Some Thoughts about Desert Soil and FertilizingBy Glenn Flyer, 6 March, 2011
Desert soil is a lot different than the soils back east, or the mid west farming soils. Desert soil tends to be very high in calcium, which also makes the soil alkaline. It can also make the soil very hard.
Plants can take up minerals and elements much more readily in an acidic soil than an alkaline one. The calcium hampers the uptake by bonding with the various minerals, and sitting in the soil.
Sometimes desert soil is also high in sodium. Sodium is toxic to plants. Fortunately, sodium can be washed away with a good rain or watering.
There are 16 elements/minerals in the soil that plants need. If 15 are present, and one is lacking, that one lacking becomes a limiting factor to plant growth.
For example, a citrus tree may be exhibiting chlorosis, an iron deficiency. One can give the tree nitrogen to help green it up, but that isn't going to help the iron deficiency. An iron chelate would be what is needed.
As for the nitrogen, it does tend to be lacking at times. It is used up most quickly from the soil and needs to be replenished. Nitrogen works best in the proper form.
When one adds ammonia to the soil, it is not readily useful. The ammonia must first be turned into nitrates by the soil organisms, and then can be used for greening up the plant.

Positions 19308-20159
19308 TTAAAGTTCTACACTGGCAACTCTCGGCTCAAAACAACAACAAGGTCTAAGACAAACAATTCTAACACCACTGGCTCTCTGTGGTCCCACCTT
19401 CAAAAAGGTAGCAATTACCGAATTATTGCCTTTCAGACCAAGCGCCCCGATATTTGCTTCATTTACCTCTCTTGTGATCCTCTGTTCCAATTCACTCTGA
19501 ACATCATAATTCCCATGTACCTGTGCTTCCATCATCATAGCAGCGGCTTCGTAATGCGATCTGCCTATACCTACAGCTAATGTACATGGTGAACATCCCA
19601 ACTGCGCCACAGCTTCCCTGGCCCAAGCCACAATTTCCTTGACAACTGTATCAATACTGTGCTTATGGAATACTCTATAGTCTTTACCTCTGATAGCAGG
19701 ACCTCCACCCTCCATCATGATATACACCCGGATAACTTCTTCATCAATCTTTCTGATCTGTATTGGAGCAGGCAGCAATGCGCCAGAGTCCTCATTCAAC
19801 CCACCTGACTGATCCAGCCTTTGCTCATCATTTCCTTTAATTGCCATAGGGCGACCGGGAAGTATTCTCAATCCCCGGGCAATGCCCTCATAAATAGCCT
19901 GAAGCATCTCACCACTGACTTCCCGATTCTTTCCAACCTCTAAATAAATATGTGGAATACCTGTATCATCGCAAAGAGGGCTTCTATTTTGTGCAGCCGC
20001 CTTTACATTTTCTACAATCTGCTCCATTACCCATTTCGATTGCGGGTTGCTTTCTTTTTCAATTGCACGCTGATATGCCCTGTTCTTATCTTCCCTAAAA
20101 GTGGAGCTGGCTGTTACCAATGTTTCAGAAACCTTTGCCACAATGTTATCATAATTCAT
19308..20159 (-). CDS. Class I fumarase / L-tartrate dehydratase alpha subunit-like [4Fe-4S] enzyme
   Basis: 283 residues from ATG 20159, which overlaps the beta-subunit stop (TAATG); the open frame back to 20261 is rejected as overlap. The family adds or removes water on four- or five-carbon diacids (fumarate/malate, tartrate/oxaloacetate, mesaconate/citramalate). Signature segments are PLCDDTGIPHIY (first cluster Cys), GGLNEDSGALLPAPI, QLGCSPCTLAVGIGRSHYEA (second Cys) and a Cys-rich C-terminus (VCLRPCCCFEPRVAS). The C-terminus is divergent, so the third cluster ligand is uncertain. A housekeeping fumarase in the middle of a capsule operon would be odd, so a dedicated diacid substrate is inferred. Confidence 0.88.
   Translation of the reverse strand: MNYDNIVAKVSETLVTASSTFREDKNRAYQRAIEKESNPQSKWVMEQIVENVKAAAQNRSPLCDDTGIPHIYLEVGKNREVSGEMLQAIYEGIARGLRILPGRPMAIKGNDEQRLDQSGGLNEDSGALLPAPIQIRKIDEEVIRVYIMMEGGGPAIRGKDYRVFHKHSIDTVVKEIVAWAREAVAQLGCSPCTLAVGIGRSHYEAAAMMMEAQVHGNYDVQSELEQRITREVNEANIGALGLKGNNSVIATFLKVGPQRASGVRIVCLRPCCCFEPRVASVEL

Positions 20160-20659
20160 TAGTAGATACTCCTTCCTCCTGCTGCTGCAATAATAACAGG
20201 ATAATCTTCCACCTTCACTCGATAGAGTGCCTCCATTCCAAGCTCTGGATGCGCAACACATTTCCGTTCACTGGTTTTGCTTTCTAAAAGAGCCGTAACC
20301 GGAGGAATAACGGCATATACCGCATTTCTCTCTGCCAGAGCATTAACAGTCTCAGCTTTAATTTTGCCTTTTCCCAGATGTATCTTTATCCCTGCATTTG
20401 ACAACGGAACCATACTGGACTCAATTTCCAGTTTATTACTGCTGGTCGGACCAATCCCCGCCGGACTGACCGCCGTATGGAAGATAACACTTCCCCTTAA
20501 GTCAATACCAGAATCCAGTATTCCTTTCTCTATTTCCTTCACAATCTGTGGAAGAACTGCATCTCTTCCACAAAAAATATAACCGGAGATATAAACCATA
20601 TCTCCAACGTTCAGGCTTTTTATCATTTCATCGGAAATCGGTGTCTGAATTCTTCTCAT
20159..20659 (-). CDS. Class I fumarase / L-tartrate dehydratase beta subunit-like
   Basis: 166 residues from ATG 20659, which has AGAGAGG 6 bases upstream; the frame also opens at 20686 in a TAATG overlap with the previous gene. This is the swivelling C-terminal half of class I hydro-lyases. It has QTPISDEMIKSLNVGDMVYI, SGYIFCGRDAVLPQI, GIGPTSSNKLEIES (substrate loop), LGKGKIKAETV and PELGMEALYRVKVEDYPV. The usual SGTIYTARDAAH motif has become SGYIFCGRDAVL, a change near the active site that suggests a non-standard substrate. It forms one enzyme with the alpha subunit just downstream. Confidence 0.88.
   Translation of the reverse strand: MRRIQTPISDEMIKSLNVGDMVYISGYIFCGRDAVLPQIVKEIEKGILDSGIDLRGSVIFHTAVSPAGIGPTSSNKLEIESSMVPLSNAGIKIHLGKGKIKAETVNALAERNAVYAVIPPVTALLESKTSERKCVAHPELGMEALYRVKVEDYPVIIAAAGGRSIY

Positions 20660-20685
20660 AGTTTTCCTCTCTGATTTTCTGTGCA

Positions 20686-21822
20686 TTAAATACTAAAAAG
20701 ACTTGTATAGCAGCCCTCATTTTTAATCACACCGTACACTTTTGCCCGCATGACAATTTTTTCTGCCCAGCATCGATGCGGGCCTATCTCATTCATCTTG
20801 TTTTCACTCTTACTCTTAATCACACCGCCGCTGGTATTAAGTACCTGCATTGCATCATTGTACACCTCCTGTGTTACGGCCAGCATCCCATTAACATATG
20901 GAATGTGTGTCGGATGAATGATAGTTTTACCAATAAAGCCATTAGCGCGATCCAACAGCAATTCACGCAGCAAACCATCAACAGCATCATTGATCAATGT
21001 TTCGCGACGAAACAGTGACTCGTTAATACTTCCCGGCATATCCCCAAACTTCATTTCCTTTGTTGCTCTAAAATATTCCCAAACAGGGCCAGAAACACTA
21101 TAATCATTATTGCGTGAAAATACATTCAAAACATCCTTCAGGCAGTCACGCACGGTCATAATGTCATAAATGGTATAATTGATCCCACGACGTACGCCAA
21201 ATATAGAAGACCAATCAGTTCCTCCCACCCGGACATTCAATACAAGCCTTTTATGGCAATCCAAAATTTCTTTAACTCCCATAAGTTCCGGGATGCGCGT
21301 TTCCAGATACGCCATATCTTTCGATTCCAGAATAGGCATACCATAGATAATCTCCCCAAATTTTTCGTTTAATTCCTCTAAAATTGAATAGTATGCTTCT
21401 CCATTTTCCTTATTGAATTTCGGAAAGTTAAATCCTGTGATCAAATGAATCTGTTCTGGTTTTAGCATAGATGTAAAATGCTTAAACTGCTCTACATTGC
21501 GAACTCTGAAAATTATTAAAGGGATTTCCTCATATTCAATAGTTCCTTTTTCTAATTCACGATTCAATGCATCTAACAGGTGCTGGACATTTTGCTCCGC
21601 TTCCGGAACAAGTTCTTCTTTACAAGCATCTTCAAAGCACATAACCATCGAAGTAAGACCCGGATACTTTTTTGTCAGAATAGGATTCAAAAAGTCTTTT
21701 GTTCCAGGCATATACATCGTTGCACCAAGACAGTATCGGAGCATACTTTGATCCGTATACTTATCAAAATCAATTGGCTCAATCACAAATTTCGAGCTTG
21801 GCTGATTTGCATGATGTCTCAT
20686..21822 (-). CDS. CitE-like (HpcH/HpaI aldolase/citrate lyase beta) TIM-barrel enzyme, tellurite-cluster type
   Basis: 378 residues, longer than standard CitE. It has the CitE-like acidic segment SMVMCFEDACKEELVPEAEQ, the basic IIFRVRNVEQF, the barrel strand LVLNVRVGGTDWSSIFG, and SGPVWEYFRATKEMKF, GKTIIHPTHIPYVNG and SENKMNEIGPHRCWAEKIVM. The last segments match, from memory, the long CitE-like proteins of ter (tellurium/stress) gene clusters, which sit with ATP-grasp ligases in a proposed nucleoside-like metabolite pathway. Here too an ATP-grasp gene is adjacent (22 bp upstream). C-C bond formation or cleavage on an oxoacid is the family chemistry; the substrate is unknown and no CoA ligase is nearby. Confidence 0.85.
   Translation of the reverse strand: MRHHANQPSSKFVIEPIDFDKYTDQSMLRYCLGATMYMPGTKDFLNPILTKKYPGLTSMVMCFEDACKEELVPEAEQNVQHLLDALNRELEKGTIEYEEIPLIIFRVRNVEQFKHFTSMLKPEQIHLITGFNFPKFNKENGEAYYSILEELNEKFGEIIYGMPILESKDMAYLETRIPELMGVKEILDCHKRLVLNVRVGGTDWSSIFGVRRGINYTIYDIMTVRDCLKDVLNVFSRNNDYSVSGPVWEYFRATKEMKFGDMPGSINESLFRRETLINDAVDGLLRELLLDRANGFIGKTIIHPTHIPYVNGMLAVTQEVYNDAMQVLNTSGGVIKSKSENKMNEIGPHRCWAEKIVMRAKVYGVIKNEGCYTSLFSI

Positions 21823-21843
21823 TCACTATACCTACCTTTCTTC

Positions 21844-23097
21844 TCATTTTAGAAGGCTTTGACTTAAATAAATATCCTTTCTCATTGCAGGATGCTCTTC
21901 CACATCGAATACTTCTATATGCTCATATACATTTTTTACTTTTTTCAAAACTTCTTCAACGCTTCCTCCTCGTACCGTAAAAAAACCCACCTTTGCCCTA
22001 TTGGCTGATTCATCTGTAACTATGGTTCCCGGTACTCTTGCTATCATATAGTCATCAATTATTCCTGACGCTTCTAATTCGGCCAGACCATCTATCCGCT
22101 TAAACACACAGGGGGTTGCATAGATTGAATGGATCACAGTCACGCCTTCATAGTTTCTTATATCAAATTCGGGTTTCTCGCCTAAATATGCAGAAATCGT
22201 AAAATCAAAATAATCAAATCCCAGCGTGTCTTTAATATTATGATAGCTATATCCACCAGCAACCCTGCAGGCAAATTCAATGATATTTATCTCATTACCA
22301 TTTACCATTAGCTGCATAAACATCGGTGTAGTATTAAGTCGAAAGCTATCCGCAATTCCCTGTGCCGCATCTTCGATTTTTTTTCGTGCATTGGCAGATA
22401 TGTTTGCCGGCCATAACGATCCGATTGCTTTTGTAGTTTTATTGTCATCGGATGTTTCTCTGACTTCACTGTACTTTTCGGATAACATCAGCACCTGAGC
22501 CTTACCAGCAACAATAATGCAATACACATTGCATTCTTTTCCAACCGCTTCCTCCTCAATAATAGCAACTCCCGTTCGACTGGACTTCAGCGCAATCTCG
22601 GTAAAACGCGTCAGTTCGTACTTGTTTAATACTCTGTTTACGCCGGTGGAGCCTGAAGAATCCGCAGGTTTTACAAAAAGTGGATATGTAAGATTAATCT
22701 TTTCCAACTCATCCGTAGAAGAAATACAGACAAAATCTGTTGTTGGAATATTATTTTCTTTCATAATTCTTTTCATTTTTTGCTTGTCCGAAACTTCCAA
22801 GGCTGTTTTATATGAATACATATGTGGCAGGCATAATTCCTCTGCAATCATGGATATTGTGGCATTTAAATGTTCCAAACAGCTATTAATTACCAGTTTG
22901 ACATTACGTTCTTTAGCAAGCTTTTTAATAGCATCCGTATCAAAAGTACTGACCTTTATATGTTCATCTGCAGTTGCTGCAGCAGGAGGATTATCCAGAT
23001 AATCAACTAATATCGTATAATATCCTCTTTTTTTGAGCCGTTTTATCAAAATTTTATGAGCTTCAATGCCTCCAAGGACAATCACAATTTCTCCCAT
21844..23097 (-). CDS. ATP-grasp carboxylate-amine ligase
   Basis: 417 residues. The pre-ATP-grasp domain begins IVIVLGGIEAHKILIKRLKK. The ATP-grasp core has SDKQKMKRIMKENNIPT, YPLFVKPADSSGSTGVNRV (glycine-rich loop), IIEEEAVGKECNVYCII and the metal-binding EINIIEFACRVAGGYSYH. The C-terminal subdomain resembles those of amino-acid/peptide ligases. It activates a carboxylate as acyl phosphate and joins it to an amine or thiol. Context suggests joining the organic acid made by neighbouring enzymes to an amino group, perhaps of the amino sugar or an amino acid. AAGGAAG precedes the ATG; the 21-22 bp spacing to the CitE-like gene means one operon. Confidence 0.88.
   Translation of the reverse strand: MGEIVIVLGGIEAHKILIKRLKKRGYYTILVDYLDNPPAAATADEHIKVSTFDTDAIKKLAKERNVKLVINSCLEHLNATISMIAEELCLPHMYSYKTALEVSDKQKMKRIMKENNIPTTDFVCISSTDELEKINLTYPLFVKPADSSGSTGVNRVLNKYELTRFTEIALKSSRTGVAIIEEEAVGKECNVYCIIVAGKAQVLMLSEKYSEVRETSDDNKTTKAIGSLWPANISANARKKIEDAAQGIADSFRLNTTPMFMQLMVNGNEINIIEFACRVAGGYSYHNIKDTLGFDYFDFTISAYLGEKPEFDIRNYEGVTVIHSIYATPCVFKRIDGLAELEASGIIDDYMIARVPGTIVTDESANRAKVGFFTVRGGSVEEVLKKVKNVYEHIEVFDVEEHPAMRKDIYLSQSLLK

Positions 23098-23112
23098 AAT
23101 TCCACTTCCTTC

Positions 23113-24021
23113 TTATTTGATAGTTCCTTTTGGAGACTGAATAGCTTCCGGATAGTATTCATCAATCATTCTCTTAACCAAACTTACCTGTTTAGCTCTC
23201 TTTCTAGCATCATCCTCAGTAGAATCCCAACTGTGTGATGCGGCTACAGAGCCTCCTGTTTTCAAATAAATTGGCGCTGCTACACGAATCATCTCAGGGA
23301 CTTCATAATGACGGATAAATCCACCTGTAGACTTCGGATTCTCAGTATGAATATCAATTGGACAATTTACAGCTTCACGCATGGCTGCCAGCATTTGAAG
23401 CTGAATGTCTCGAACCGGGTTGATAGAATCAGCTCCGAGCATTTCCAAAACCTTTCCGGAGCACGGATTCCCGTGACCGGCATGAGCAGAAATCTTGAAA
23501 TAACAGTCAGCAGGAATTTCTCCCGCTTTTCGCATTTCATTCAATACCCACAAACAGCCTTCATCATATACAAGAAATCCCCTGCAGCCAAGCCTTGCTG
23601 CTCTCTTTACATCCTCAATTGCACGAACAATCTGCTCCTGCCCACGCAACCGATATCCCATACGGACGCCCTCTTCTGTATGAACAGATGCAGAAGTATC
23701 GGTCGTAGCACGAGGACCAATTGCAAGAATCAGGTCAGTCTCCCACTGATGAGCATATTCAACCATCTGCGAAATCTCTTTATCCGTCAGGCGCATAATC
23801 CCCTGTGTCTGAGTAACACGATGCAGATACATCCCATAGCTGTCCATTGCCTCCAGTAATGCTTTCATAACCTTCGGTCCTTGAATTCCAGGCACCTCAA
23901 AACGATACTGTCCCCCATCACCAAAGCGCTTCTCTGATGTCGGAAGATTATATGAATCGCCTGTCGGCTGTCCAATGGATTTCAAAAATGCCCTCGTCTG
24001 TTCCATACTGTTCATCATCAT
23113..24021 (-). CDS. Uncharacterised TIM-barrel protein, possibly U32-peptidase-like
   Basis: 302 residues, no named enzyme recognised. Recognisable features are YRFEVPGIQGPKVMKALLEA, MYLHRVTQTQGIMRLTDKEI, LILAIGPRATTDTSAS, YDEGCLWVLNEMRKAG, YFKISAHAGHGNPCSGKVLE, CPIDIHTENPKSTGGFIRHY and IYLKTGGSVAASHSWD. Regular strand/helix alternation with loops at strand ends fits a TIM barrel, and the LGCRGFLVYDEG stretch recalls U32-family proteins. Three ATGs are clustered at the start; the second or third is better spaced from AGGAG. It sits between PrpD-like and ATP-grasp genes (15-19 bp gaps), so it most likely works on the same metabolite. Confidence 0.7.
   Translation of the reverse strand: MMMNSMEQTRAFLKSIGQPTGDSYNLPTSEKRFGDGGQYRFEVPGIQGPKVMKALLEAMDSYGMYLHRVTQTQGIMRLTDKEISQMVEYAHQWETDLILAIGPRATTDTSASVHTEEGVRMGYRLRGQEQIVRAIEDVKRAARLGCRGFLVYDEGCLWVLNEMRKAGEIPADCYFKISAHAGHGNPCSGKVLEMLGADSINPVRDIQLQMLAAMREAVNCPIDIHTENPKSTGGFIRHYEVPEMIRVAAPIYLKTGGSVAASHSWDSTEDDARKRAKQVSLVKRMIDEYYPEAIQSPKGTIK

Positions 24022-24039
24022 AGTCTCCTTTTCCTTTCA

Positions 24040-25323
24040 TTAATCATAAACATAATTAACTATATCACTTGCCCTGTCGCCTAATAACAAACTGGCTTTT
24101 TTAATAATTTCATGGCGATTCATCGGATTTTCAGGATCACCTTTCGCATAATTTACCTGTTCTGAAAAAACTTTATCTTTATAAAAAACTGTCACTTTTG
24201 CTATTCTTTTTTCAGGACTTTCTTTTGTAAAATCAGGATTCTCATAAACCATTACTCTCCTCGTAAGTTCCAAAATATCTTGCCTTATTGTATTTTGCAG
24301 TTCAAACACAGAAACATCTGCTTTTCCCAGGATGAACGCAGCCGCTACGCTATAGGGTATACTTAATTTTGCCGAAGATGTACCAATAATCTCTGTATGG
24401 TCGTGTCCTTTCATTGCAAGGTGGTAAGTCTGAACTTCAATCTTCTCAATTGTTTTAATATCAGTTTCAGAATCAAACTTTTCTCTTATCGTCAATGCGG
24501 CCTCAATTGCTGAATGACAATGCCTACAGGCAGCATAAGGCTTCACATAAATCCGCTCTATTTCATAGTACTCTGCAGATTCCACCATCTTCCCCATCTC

If one adds nitrate, it will green up the plant immediately. For example, fertilizing with ammonium nitrate. The nitrate portion is used immediately, but the ammonia part will get used sometime down the road, after it is turned into nitrate.
When fertilizing, it's best to use smaller amounts more frequently, than a large amount once. Plants can be burned with too much.
Since we do not always know what may be lacking in the soil, use of a good general fertilizer is helpful. It doesn't have to be a fancy, expensive brand name.
During spring, when plants are beginning to grow, is a great time to apply fertilizer.
Time to Fertilize?By Glenn Flyer, 13 Feb, 2011
Time to Fertilize Soon...
Hopefully the freezes are over as we head into spring now. As trees, bushes, shrubs, groundcovers begin to grow again, it will be time to start fertilizing again. For the evergreens out there, we don't fertilize over the winter because the ground and roots are too cold to absorb. If the plant is dormant, it won't absorb for that reason.
The exception is winter rye grass that needs to be fed during the winter. A medium nitrogen fertilizer works great.
Citrus can be fed now, in Feb, before the white blossoms start blooming. If you feed citrus during the bloom, the flowers may fall. If the flowers fall, there goes the season's fruit with it. After the citrus bloom is over, they can be fed again.
Queen Palms should be fed also. Being native to the Amazon, and its nutrient rich soil, it will very easily develop a nutritional deficiency in our nutrient anemic soil. Regular feedings, with the right fertilizers, are important to keep them looking good. And, of course, Queen Palms need lots of water. The Amazon gets a lot more rain than we do in the deserts.
Anything else that is growing should be fertilized, too.
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